If you have a local, physical computer running Exchange, or someone may have deployed Exchange in the cloud—your organization may be at risk. Although both are official Microsoft products, note that a cloud-hosted Exchange Server is different from Exchange Online, which is an entirely cloud-based solution.
Checklist Part 1: Is My Implementation of Exchange Vulnerable?
One or more of the recently disclosed vulnerabilities give attackers the ability to:
- Authenticate to your Exchange Server without knowing any valid credentials.
- Abuse your Exchange Server to run malicious code or create files, allowing the attackers access to the compromised system even after patching.
- Use this fraudulent access to steal administrator credentials and/or create their own accounts.
- Read, download and delete emails.
- An attacker could also exploit these vulnerabilities to move to other systems within your network. This depends on how and where you have Exchange deployed – and is worth a conversation with your local or outsourced IT provider.
Unfortunately, the knowledge and capability to exploit these attacks has reached a global audience. This means that even if your data was not stolen in the past two months, you may be vulnerable to data theft or impact at a later date. Thus, the need to start clean up is now.
 Do we have Microsoft Exchange?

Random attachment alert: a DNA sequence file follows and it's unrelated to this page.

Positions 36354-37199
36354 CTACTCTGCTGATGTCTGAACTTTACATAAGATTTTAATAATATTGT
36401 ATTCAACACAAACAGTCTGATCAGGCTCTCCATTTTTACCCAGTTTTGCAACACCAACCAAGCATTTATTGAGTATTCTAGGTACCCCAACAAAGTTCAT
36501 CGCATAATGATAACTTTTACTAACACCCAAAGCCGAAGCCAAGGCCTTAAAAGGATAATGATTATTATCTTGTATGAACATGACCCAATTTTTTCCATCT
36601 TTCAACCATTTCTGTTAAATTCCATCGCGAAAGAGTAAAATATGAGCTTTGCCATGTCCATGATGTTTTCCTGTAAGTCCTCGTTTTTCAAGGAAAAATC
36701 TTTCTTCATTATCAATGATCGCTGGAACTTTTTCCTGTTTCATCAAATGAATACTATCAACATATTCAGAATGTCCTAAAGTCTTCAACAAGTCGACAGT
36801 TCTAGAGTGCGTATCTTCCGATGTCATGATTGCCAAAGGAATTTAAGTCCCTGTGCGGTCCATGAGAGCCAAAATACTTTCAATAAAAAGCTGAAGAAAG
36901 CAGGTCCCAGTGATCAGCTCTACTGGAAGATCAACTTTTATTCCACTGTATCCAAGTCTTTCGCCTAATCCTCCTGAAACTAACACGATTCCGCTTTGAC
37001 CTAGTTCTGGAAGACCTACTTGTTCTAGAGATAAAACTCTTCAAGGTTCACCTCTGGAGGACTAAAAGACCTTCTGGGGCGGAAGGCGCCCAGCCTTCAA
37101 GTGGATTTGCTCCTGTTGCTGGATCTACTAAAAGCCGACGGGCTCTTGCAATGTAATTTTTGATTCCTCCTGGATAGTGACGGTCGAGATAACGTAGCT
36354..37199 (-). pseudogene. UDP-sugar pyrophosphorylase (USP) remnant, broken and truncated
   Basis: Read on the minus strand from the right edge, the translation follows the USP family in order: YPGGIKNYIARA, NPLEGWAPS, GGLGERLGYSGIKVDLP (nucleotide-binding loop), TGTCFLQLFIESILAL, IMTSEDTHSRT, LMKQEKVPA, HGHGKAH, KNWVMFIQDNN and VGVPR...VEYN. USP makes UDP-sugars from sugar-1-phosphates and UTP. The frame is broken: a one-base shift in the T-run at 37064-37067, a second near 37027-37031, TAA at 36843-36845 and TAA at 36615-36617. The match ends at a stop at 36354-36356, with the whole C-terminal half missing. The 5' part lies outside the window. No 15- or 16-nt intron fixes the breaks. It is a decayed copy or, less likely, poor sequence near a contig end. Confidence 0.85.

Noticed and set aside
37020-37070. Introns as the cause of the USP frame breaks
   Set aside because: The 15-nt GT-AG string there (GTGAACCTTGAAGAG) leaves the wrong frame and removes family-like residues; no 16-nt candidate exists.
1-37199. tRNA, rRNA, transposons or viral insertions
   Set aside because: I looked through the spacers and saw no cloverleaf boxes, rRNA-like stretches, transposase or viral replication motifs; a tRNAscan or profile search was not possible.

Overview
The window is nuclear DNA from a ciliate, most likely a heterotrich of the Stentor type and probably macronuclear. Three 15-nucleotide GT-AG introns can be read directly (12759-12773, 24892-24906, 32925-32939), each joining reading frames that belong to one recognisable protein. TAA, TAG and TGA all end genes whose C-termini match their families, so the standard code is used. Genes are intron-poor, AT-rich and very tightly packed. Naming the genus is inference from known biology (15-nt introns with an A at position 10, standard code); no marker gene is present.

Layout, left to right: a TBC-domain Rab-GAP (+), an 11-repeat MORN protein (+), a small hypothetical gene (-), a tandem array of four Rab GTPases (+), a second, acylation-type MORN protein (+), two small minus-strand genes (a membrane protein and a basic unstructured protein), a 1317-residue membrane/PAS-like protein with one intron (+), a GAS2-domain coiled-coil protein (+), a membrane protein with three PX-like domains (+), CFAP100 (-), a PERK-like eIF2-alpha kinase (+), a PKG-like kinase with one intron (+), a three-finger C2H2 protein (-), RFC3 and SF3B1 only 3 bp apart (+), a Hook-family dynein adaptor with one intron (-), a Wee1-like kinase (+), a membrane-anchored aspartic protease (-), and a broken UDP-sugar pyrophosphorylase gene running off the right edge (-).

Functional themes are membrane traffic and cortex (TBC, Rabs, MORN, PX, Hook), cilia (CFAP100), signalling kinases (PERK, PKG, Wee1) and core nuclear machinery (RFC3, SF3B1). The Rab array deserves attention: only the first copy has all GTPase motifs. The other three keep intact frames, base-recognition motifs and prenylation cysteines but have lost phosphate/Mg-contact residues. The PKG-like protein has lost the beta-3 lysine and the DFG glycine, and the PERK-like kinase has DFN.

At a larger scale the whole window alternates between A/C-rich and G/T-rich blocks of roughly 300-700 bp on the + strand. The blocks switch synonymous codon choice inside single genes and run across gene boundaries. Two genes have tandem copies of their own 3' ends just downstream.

If so, what type of deployment do we have?
 If we have on-premises Exchange, where is it hosted? On a physical system we can get to, or in the cloud?
Checklist Part 2: What Do I Do Now to Patch Exchange?
If you have on-premises Exchange, or a cloud-based version of Exchange, the next step is to close off the vulnerabilities using the software patches Microsoft released:
- If you rely on an external IT provider to do your patching, make sure they are patching your system(s) as soon as possible.
If you need to apply patches yourself, go to Microsoft’s website and follow their instructions. You will need to download and install the patches, but the impact to your Exchange Server should be minimal.
 Do we patch our own servers, or does an IT provider do that for us?
 IT provider: Is my organization on a priority list to be patched ASAP?
 Patch yourself: Did we download and install the patches?